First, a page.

Friday, October 7, 2011

Origin of the Civil War

Origins of the Civil War

The deepest cause of the Civil War lay in the divergence of two societies over slavery. As the North and the South developed divergent societies based on freedom and slavery, two separate regional identities emerged. The United States was a nation divided into two distinct regions separated by the Mason-Dixon line. The Wilmot Proviso, Compromise of 1850, and Kansas-Nebraska Act stirred up a great controversy over the extension of slavery into the western territories and also contributed a lot to the coming of the Civil War.

During the Mexican-American War (1846-48), the Wilmot Proviso was a bill in Congress to outlaw slavery in the new territories; it never passed but stirred intense controversy. The Wilmot Proviso was a proposal, by David Wilmot for Congress to forbid the expansion of slavery into the Southwest, the land acquired from Mexico after the Mexican-American War. Many northerners viewed the war with Mexico as part of a southern plot to extend the “slave power”. This belief and the Proviso inflamed great sectional tensions and helped cause the American Civil War, because the northerners voted for the Proviso even if they were democrat and the southerners voted against it even if they were Whigs.

The Compromise of 1850 in United States history was a series of legislative acts that were intended to resolve conflicts between pro-slavery and anti-slavery, but it ended up being a controversy. A political crisis began with a petition for the admission of California as a free state. Following the California Gold Rush, California had enough people for the formation of a government. But after the Missouri Compromise, it had been the practice of Congress to admit states in slave-free pairs so as to maintain the balance of free and slave states in the U.S. Senate. As there was no slave territory anywhere close to being ready or able to organize as a state, the admission of California as a free state would undo the compromise and grant a free-state majority in the Senate. Henry Clay proposed a compromise that would resolve this and other outstanding issues. Clay's bill admitted California as a free state, banned the sale of slaves in Washington, D.C., organized the remainder of the Mexican Cession into two territories-Utah and New Mexico-and allowed the settlers to decide the slavery issue by popular sovereignty, and strengthen the fugitive slave law. Parts of the compromise became sources of controversy, especially the new Fugitive Slave Law and the provision of popular sovereignty.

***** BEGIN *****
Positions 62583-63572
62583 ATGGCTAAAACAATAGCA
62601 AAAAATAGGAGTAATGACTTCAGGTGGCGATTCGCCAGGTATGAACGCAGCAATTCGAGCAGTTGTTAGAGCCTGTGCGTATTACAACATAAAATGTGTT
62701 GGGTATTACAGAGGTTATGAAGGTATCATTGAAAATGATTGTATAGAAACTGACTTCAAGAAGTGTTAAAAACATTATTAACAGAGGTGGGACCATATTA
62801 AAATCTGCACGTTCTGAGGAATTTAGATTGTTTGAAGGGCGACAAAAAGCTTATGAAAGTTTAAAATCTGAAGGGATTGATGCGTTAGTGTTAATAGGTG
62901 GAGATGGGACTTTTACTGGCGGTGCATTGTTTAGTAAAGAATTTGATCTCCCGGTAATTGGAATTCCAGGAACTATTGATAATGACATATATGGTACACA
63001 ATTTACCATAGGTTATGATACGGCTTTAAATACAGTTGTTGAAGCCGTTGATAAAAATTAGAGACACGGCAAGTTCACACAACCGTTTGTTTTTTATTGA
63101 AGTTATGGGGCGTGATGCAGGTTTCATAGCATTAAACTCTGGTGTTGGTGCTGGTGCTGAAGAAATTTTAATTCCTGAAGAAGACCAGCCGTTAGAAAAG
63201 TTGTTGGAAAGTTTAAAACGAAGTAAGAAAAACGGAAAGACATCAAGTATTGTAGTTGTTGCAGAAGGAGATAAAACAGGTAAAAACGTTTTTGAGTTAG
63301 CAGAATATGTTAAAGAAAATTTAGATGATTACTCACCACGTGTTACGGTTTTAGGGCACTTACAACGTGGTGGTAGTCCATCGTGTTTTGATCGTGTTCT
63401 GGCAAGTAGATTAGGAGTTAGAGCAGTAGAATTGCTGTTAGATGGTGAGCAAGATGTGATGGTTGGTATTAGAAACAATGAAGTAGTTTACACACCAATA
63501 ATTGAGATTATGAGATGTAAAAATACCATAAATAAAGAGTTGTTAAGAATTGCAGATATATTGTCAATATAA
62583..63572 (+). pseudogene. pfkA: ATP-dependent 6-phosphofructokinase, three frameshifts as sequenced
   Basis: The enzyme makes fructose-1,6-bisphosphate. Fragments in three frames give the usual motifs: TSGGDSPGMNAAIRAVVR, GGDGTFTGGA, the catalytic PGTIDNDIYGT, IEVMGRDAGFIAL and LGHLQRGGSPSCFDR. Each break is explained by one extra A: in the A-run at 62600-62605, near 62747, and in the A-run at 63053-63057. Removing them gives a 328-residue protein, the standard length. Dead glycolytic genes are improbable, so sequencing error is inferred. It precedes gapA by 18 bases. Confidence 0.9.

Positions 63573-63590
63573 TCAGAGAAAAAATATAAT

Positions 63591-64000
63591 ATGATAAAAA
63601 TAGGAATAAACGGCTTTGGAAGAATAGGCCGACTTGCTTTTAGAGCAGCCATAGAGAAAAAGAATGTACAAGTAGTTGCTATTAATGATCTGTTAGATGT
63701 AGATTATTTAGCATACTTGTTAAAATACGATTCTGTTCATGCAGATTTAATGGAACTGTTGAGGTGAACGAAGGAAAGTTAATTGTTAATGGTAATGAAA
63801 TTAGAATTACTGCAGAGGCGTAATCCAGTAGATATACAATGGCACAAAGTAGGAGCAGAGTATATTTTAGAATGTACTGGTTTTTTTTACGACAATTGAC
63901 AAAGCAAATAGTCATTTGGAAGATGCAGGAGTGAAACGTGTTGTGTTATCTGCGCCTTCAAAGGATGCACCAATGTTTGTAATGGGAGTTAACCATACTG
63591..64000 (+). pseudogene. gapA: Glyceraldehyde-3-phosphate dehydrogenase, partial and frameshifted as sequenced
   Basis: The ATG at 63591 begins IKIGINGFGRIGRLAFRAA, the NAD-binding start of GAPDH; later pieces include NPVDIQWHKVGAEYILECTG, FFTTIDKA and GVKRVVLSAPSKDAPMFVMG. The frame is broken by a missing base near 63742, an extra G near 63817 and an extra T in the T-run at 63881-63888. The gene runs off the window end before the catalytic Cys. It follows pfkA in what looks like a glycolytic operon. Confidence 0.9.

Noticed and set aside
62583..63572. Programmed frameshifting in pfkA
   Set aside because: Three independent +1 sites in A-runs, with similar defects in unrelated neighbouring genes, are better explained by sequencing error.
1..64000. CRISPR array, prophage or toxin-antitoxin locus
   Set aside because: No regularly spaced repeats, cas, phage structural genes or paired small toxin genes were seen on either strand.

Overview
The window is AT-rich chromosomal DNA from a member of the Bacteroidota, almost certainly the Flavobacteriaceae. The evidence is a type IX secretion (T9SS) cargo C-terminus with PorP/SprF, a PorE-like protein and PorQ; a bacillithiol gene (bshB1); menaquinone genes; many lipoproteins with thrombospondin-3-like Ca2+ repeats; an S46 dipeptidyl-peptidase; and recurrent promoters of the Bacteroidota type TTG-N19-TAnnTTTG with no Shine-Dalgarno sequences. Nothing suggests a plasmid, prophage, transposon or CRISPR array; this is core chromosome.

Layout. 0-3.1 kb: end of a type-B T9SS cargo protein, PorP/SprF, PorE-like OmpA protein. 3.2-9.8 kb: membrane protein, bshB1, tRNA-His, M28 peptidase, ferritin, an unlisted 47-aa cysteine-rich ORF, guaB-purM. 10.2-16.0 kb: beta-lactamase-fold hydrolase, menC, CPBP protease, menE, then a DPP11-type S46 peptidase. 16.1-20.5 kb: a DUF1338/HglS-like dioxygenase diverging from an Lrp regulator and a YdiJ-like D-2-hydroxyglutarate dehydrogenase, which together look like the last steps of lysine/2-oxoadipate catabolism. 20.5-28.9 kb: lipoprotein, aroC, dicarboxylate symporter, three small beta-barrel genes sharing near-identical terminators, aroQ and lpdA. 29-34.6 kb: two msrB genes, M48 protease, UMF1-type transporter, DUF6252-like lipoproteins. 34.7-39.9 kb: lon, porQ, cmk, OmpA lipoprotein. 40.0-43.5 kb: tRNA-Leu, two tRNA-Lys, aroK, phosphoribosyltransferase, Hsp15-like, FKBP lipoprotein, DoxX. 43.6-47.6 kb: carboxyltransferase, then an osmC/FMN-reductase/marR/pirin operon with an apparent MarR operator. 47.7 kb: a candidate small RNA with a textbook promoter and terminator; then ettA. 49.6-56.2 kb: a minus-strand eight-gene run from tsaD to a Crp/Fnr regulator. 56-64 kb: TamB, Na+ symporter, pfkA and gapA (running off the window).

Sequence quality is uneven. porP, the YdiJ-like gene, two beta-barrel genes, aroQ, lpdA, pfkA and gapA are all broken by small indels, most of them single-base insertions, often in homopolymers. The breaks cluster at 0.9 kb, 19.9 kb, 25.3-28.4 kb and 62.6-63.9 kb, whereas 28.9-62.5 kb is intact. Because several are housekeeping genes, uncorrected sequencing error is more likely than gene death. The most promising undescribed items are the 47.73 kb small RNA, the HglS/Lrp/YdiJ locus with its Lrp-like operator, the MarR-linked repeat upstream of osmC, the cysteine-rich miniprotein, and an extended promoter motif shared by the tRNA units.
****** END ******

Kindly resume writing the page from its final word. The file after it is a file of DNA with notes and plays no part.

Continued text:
Most people thought the Compromise had ended the territorial issue, but Stephen A. Douglas reopened it in 1854, in the name of democracy. Douglas proposed the Kansas-Nebraska Bill with the intention of the railroad connections from Chicago into Kansas and Nebraska, but that was not a controversial point. The Bill proposed that the Nebraska Territory be divided into the Kansas territory and Nebraska territory, and the settler there be free to decide whether or not to allow slavery(popular sovereignty). The passage of the Kansas-Nebraska Act renewed the sectional controversy that had been at least partly resolved by the Compromise of 1850. In effect, it repealed the Compromise of 1820. This caused protest in north, and the party that caused this protest was called the Anti-Slavery Republic Party.

Some Historians see the Wilmot Proviso as the first round in an escalating political conflict that led ultimately to Civil War. The Compromise of 1850 was also one the steps leading to the Civil War. Manifest Destiny ,belief that the United States was destined to expand across theNorth American continent, played the most important role to trigger the Civil War.

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